For years I have wanted to visit Camp Leakey, a wilderness refuge for orphaned, abandoned, and rescued Orang Utans started by Dr. Birute Galdikas in the 1970s. Camp Leakey (after the primatologist Louis Leakey and should not be confused with “leaky boat”) is one of three refuges within Tanjung Puting National Park, Kalimantan, Indonesia, on the island of Borneo.
So desperate was I to see these gentle beings, I organized a minimum of four stops on our voyage along the Sekonyer River, a name derived from the locals’ inability to describe the sunken Dutch schooner at the mouth of the river.
I needn’t have worried. Tom, the younger brother of Thomas the Alpha Male, greeted us on the boardwalk into the jungle (ten feet above the hundreds of leeches that plagued Dr Galdikas and crew). He rested placidly in this pose until he lunged for treats in the pocket of one of the guests.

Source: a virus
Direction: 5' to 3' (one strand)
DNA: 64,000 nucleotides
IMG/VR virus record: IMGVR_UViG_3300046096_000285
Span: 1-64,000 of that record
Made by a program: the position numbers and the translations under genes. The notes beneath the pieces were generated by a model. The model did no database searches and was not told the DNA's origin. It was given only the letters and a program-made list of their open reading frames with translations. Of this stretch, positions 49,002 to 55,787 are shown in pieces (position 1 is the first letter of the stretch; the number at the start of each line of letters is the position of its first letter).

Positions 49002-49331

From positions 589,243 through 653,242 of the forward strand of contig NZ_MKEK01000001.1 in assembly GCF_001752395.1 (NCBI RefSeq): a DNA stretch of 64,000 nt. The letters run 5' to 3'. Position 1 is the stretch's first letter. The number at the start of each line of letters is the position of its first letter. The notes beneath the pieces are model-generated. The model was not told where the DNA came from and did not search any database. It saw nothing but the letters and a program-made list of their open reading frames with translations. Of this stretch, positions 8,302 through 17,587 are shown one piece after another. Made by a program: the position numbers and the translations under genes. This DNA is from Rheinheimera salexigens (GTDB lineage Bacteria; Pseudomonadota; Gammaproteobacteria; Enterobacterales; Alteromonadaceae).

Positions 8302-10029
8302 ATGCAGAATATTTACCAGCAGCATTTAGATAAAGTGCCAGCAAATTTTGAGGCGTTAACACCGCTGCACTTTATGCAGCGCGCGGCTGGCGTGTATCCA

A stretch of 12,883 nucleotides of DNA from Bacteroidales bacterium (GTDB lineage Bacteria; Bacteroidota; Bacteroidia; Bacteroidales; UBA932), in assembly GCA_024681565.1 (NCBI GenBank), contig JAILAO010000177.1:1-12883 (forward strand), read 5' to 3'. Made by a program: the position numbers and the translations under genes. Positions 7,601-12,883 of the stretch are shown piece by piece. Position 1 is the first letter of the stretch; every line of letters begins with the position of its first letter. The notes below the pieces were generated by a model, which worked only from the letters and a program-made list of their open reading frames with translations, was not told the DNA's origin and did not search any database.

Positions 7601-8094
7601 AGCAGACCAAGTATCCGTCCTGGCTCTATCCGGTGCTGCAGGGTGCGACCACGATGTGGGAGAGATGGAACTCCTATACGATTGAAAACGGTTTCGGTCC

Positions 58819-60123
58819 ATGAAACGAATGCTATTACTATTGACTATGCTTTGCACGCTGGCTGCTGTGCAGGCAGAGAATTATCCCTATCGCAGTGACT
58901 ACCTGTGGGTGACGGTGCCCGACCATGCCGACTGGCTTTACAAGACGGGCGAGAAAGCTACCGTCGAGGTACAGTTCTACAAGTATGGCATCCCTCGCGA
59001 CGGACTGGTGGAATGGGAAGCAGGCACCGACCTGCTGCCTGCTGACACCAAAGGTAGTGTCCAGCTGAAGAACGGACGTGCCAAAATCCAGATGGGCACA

And like so much of life, the experience of getting there was more than half the fun. For four fantastic days we puttered along, travelling in our two-storey klotok, a boat given an onomatopoeic name that mimics the sound of its’ one cylinder engine. Along the narrow Sekonyer River we had occasional glimpses of solitary wild Orang Utans and troups of Proboscis Monkeys. Bee-Eaters darted, searching for bugs. Kingfishers soared from branch-to-branch, eyes piercing trained on the chocolate brown water for their next fish dinner.
Our voyage into Kalimantan and Indonesia had started. And everything was perfect.